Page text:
The Internal Revenue Service has approved a tax exemption that it previously rejected for an ancillary-services joint venture involving not-for-profit and for-profit partners. The case is unique because the IRS doesn't usually grant tax-exempt status to joint ventures in which the not-for-profit partner does not have governance control. In this case, however, the joint venture -- the John Gabriel Ryan Association, Seattle -- was able to convince the IRS that controls embedded in the joint venture agreement would protect the not-for-profit's charitable purchase, said healthcare tax attorney T.J. Sullivan, who represented the association. U.S. Tax Court must approve the agreement, which resolves the association's appeal of the IRS' earlier rejection. A decision by the court is expected later this month. The case may signal that the IRS "is becoming a little more realistic" in applying tax law to joint ventures, said Sullivan, who works in the Washington office of Gardner, Carton & Douglas. The association, established in 1985, involves Providence Health System, Seattle, and physicians and other partners throughout the West Coast. Its only activity is owning and operating medical office buildings and imaging centers. After a reorganization, the association applied for tax-exempt status in 1998. -- by Mark Taylor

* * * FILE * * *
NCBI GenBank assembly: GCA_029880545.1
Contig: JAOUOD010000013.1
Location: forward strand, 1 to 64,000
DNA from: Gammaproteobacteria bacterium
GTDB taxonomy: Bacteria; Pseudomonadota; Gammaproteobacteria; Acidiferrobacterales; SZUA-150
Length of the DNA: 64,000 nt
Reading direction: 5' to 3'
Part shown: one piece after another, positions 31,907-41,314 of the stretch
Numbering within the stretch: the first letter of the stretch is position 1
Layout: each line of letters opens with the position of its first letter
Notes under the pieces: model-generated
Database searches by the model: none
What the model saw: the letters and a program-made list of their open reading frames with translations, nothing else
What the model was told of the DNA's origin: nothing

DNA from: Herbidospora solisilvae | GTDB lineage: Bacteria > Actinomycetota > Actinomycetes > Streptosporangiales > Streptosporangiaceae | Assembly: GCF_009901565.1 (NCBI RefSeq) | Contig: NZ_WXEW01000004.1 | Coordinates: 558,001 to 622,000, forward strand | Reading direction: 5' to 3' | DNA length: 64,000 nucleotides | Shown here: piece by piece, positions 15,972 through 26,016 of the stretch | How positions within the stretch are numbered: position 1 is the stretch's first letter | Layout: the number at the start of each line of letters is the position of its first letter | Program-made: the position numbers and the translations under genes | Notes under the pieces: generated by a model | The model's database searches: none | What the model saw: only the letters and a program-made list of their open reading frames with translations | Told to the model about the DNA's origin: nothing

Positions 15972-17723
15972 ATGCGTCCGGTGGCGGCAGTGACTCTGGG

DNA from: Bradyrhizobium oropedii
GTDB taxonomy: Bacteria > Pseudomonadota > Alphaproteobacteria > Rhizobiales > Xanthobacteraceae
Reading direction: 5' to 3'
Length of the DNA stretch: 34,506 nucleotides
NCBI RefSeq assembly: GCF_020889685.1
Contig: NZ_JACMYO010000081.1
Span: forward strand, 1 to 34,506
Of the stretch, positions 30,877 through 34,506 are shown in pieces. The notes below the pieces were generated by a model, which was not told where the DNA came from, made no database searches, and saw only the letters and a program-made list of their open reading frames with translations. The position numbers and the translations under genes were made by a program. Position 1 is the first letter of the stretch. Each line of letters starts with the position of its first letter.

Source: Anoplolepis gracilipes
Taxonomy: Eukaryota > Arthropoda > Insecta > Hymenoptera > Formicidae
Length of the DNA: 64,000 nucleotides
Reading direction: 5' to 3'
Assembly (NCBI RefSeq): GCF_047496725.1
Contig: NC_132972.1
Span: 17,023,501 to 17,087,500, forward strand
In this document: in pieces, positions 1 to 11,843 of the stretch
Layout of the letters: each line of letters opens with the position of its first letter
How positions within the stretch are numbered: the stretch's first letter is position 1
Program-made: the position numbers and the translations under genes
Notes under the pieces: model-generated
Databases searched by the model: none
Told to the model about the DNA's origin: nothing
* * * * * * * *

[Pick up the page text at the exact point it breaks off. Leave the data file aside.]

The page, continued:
Joint venture wins tax-exempt status in rare case
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